In chapter three Paul began by asking the Galatians if they had received the Holy Spirit by works of the law or by faith. He continued.
Galatians 3:5-14 (KJV)
He therefore that ministereth to you the Spirit, and worketh miracles among you, doeth he it by the works of the law, or by the hearing of faith?
Even as Abraham believed God, and it was accounted to him for righteousness.
Know ye therefore that they which are of faith, the same are the children of Abraham.
And the scripture, foreseeing that God would justify the heathen through faith, preached before the gospel unto Abraham, saying, In thee shall all nations be blessed.
So then they which be of faith are blessed with faithful Abraham.
For as many as are of the works of the law are under the curse: for it is written, Cursed is every one that continueth not in all things which are written in the book of the law to do them.
But that no man is justified by the law in the sight of God, it is evident: for, The just shall live by faith.
And the law is not of faith: but, The man that doeth them shall live in them.
Christ hath redeemed us from the curse of the law, being made a curse for us: for it is written, Cursed is every one that hangeth on a tree:
That the blessing of Abraham might come on the Gentiles through Jesus Christ; that we might receive the promise of the Spirit through faith.
Paul asked another question in verse 5. Did God minister to the Galatians the Spirit and work miracles by works of the law or by faith? The answer was, of course, by faith. In verse 6 Paul pointed out that Abraham had received righteousness by believing in God just as the Galatians had. Therefore, all those that have faith in God are the children of Abraham (verse 7). This meant that the believing Galatians had been added to the commonwealth of Israel. They were a part of the Kingdom of God.
Ephesians 2:19 (KJV)
Now therefore ye are no more strangers and foreigners, but fellowcitizens with the saints, and of the household of God;
Ultimately, this implies that not all Jews were true children of Abraham. Belief in God was the determining factor. However, this argument does not imply that ethnic Jews were not ethnically children of Abraham, nor does it remove the prophetic importance of the physical nation of Israel and the promises given to the nation.
Paul's arguments do prove that the Kingdom of God was to be made up of both Jews and Gentiles. These Galatians simply did not have to become Jews in order to participate, nor did they have to add anything to their faith in order to become part of the Kingdom. This is Paul's message!
In verse 8 Paul continued to explain that God had hinted about the inclusion of Gentiles when He made His promises to Abraham, that all nations would be blessed in him.
Genesis 12:3 (KJV)
And I will bless them that bless thee, and curse him that curseth thee: and in thee shall all families of the earth be blessed.
Paul recapped his thinking in verse 9. The Galatian believers did not have to add those things that the false teachers were insisting they needed to add in order to be truly a part of the Kingdom of God.
Paul continued to explain that the nature of the Torah is such that its requirements are complete obedience. Any disobedience results in a curse (verse 10). In verse 11, Paul reiterated that no one was justified by observing the Torah, because everyone sins and falls under the curse of disobedience. He then quoted Habakkuk.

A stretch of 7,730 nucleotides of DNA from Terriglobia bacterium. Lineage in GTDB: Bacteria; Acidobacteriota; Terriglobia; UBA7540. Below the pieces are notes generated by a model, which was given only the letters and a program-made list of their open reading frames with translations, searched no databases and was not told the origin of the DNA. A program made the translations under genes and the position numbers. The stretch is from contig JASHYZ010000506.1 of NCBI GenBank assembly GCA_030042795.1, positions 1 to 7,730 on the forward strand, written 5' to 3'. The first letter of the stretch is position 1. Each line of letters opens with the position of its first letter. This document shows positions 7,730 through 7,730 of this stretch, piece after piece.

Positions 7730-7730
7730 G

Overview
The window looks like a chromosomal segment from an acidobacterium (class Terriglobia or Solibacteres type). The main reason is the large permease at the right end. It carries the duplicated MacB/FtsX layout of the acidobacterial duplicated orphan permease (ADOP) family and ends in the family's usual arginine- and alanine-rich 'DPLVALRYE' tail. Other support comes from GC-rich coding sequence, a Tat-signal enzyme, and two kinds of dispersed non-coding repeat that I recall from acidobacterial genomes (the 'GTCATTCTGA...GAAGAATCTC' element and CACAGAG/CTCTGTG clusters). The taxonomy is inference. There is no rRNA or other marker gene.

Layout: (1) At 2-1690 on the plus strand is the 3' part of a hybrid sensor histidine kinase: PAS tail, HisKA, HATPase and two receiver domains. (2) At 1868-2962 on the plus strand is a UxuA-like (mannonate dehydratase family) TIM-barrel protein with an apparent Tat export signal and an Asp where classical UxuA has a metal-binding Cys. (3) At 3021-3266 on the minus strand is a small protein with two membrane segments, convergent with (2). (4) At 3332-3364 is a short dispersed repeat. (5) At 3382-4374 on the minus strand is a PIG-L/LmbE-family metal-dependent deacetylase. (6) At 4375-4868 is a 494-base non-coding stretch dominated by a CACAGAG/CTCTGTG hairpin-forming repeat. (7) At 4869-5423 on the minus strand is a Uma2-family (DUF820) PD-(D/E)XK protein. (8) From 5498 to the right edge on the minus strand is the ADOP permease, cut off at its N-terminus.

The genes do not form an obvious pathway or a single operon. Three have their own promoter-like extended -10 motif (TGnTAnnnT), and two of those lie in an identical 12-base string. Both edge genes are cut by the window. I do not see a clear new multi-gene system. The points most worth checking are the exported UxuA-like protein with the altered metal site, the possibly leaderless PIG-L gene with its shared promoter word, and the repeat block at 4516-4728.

Habakkuk 2:4 (KJV)
Behold, his soul which is lifted up is not upright in him: but the just shall live by his faith.
This again informs us that salvation by faith was not new to Christianity. Judaism is also based on the same. Nothing has changed! God knew from the beginning of time that mankind would not be able to keep the Torah perfectly. So within Torah itself were remedies for disobedience. Repentance and certain sacrifices would atone and cover sin.
Torah obedience was not the way to salvation, but it is how the righteous live (verse 12)! Paul quoted from Leviticus.
Leviticus 18:5 (KJV)
Ye shall therefore keep my statutes, and my judgments: which if a man do, he shall live in them: I am the LORD.
Verse 13 states that Messiah Yeshua saved sinners from the curse of the disobedience of Torah by becoming a curse himself. Paul quoted Deuteronomy.
Deuteronomy 21:22-23 (KJV)
And if a man have committed a sin worthy of death, and he be to be put to death, and thou hang him on a tree:
His body shall not remain all night upon the tree, but thou shalt in any wise bury him that day; (for he that is hanged is accursed of God;) that thy land be not defiled, which the LORD thy God giveth thee for an inheritance.
Although Yeshua committed no crime and obeyed the Torah perfectly, He paid the penalty for mankind's sin by dying on the cross. Indeed, He was cursed for mankind. Through His sacrifice the blessing of Abraham was bestowed on the Gentiles and they receive salvation through faith.
Paul was continuing to make an argument that the Galatians received salvation by faith and not works either of the Torah or any deeds that the false teachers were trying to add. His argument here is not on whether the believers should continue in observing Torah after salvation. In fact, because of verse 12, Paul believed observing Torah was how the righteous (the saved) live! This makes perfect sense, since believers should understand that just because they aren't saved by Torah observance that it is not acceptable to murder, lie, or steal. Neither is disregarding any of the Torah's requirements acceptable. The false teachers were not advocating anything about Torah observance either, but rather traditions and culture that the Jews had come to believe were as essential as Torah observance.
We will continue next time with more of Paul's argument.